*Postdoc**toral Associate** Position in Computational Biology at Virginia Tech* *Description: * The laboratory of Dr. Song Li invites applications for a post-doc position in the College of Agriculture and Life Sciences at Virginia Tech. Li lab focuses on developing computational algorithms that integrate large-scale data to address key questions in comparative genomics. The lab has the following ongoing projects: 1) Understanding the evolution of alternative splicing and antisense transcripts using RNA-seq data in diverse species. 2) Identifying active regulatory networks controlling cell type- or condition-specific gene expression. Understanding the evolutionary dynamics of gene regulatory networks. 3) Developing Hidden Markov Model (HMM) based gene prediction method that incorporates diverse genomic data and evolutionary conservation to improve gene and splicing variant discovery and annotation. *Qualifications**: * Ph.D in Bioinformatics, Computational Biology, Computer Science, Applied Mathematics or other related field. Track record of publications in bioinformatics, computational biology or comparative genomics. Strong programming skills in Python, Perl, Java, C++, R or other language. Experience with Linux and high performance computing environment. Demonstrated ability in developing novel statistical or machine learning methods in computational biology. Experience in genome scale data analysis such as analysis of microarray, ChIP-Seq and RNA-Seq data, network analysis, biological sequence analysis or other relevant computational genomics experience. Highly motivated for interdisciplinary research, excellent communication skills, and the ability to work independently as well as within a research group Initial appointment is one year, with possible extension depending on performance. The interested applicants should send their C.V., available date, and names of three references to songli(at)vt.edu. Review of applications will begin January 31th 2015. *Faculty Profile*: http://bit.ly/15CBHjb *Lab Website:* http://bit.ly/1Jk18ST Song Li via Gmail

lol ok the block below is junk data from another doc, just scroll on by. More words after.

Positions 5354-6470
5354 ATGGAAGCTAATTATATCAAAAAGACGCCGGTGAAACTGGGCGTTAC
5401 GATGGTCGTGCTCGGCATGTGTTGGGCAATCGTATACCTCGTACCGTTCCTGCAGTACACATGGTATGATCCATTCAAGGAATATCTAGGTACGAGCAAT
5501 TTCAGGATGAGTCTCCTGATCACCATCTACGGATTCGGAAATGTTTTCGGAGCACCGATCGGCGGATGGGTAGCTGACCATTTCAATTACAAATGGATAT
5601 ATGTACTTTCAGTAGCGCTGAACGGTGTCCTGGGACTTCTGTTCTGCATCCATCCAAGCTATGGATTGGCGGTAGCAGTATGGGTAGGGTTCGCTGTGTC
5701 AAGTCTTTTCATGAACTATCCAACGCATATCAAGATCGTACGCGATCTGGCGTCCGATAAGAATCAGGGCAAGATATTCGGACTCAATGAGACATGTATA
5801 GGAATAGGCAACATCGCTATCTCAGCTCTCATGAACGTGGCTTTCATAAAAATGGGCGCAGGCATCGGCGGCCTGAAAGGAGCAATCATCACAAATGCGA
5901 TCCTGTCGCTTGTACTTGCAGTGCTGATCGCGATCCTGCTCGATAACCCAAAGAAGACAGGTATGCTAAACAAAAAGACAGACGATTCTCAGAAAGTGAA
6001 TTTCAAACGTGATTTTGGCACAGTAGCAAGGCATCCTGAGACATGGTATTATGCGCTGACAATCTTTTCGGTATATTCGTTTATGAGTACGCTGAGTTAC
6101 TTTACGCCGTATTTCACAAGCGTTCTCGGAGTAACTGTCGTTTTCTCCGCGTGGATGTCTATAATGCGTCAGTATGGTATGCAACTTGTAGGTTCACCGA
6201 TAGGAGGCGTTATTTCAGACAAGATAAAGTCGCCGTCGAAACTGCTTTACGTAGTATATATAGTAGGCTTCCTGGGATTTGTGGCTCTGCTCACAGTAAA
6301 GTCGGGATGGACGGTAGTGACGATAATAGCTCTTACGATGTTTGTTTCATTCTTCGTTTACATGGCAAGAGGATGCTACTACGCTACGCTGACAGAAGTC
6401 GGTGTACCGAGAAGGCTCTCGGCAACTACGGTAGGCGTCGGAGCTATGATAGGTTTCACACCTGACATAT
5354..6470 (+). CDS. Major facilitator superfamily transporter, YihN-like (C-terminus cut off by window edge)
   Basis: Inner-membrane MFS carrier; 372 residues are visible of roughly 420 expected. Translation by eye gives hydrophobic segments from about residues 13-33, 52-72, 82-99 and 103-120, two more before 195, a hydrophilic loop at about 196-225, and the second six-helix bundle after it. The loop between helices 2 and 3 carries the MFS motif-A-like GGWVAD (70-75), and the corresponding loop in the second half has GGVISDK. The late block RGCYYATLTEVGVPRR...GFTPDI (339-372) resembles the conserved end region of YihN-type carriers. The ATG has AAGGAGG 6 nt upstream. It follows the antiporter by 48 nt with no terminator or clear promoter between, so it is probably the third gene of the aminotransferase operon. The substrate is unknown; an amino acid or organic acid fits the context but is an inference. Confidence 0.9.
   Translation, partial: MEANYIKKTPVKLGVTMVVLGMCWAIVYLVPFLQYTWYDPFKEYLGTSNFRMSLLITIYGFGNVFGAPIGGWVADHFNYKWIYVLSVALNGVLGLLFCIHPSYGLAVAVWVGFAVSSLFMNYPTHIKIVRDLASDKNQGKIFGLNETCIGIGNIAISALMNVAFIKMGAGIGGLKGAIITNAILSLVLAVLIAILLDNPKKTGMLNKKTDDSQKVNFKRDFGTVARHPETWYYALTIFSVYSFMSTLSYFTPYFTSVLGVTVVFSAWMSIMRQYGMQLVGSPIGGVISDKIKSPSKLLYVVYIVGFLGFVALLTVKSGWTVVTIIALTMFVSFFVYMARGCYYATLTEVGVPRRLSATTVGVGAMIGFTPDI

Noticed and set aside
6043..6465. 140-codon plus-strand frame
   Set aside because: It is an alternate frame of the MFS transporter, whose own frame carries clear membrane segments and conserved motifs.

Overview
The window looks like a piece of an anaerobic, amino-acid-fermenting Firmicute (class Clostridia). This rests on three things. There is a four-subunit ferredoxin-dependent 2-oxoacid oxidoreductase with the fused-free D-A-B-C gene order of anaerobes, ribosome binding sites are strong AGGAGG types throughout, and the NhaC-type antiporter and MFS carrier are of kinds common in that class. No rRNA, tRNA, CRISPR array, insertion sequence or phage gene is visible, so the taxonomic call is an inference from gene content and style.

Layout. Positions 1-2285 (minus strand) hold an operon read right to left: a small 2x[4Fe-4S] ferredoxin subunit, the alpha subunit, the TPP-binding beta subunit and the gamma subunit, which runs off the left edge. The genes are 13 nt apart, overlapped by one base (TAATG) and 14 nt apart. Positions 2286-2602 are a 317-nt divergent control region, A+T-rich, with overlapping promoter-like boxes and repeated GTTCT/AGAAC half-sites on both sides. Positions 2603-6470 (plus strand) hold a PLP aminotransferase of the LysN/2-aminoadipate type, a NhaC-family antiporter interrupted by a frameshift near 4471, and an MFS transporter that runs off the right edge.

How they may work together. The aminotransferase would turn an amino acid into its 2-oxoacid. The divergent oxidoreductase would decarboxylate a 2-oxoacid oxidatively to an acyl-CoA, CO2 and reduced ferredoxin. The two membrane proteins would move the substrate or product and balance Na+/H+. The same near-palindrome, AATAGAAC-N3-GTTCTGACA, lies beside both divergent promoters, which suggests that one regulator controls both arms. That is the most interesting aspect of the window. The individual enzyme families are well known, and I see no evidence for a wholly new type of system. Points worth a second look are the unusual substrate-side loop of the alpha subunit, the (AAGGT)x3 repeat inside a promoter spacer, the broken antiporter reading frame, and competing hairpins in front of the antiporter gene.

Source: EVOLDIR
01:34

The NTNU University Museum is seeking a highly qualified postdoctoral researcher for a project on environmental barcoding/metabarcoding of freshwater invertebrates. The position is for 3 years, preferably with start June 1, 2015 and is connected to a project funded by the Research Council of Norway and the Norwegian Environment Agency that involves partners from Canada, Germany and Norway. Please see the full announcement for details and how to apply: http://bit.ly/15CBHjf Best regards Torbjrn via Gmail

Source: EVOLDIR
01:16